The DELIAN LEAGUE, founded in 478 BC, was an association of Greek
city-states , members numbering between 150, 173, to 330 under the
leadership of Athens , whose purpose was to continue fighting the
Shortly after its inception, Athens began to use the League's navy
for its own purposes – which led to its naming by historians as the
ATHENIAN EMPIRE. This behavior frequently led to conflict between
Athens and the less powerful members of the League. By 431 BC, Athens'
heavy-handed control of the
* 1 Background * 2 Formation * 3 Members * 4 Composition and expansion
* 5 Rebellion
* 5.1 Naxos * 5.2 Thasos
* 6 Policies of the League
* 7 Wars against Persia
* 8 Wars in Greece
* 9 The Athenian
Main article: Greco-Persian Wars
Greco-Persian Wars had their roots in the conquest of the Greek
The Greek states of Athens and
In the next two decades there would be two Persian invasions of
Greece, occasioning, thanks to Greek historians, some of the most
famous battles in history. During the first invasion ,
Xerxes then personally led a second Persian invasion of Greece in 480 BC, taking an enormous (although oft-exaggerated) army and navy to Greece. Those Greeks who chose to resist (the 'Allies') were defeated in the twin simultaneous battles of Thermopylae on land and Artemisium at sea. All of Greece except the Peloponnesus thus having fallen into Persian hands, the Persians then seeking to destroy the Allied navy once and for all, suffered a decisive defeat at the Battle of Salamis . The following year, 479 BC, the Allies assembled the largest Greek army yet seen and defeated the Persian invasion force at the Battle of Plataea , ending the invasion and the threat to Greece.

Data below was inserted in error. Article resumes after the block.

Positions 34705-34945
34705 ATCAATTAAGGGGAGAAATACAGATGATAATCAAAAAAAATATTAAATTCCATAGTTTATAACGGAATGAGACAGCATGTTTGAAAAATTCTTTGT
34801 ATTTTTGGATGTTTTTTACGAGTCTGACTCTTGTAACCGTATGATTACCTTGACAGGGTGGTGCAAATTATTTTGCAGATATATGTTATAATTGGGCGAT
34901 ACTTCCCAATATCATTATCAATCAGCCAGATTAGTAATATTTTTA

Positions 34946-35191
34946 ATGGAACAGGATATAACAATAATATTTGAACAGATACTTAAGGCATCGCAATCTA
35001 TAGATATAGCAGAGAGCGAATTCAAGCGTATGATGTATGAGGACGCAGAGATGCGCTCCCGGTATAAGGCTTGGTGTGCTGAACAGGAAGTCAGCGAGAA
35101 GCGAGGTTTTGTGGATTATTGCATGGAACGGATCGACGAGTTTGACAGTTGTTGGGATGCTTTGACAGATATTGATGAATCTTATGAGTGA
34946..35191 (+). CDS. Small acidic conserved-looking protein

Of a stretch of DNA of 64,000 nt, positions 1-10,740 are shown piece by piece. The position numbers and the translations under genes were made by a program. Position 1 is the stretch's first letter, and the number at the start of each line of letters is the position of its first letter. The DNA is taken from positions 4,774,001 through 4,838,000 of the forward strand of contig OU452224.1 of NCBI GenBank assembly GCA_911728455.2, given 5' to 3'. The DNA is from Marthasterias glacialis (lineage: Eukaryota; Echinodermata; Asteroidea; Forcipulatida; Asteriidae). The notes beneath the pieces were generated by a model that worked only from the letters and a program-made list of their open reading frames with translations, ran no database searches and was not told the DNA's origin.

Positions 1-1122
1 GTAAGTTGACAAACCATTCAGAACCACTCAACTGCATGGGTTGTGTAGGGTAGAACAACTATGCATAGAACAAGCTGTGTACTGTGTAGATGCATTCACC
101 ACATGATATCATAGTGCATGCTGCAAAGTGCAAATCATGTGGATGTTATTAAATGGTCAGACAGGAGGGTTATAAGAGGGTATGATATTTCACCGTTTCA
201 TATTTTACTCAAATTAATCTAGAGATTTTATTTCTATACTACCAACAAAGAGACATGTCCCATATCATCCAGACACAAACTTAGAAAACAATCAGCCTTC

The Allied fleet defeated the remnants of the Persian fleet in the
Battle of Mycale
Xanthippus, the Athenian commander at Mycale, had furiously rejected this; the Ionian cities had been Athenian colonies, and the Athenians, if no-one else, would protect the Ionians. This marked the point at which the leadership of the Greek alliance effectively passed to the Athenians. With the Spartan withdrawal after Byzantion, the leadership of the Athenians became explicit.
The loose alliance of city states which had fought against Xerxes's
invasion had been dominated by
In reality, this goal was divided into three main efforts—to prepare for future invasion, to seek revenge against Persia, and to organize a means of dividing spoils of war. The members were given a choice of either offering armed forces or paying a tax to the joint treasury; most states chose the tax. League members swore to have the same friends and enemies, and dropped ingots of iron into the sea to symbolize the permanence of their alliance. The Athenian politician Aristides would spend the rest of his life occupied in the affairs of the alliance, dying (according to Plutarch ) a few years later in Pontus, whilst determining what the tax of new members was to be.
Main article: Members of the Delian League
COMPOSITION AND EXPANSION
Over time, especially with the suppression of rebellions, Athens exercised hegemony over the rest of the league. Thucydides describes how Athens's control over the League grew: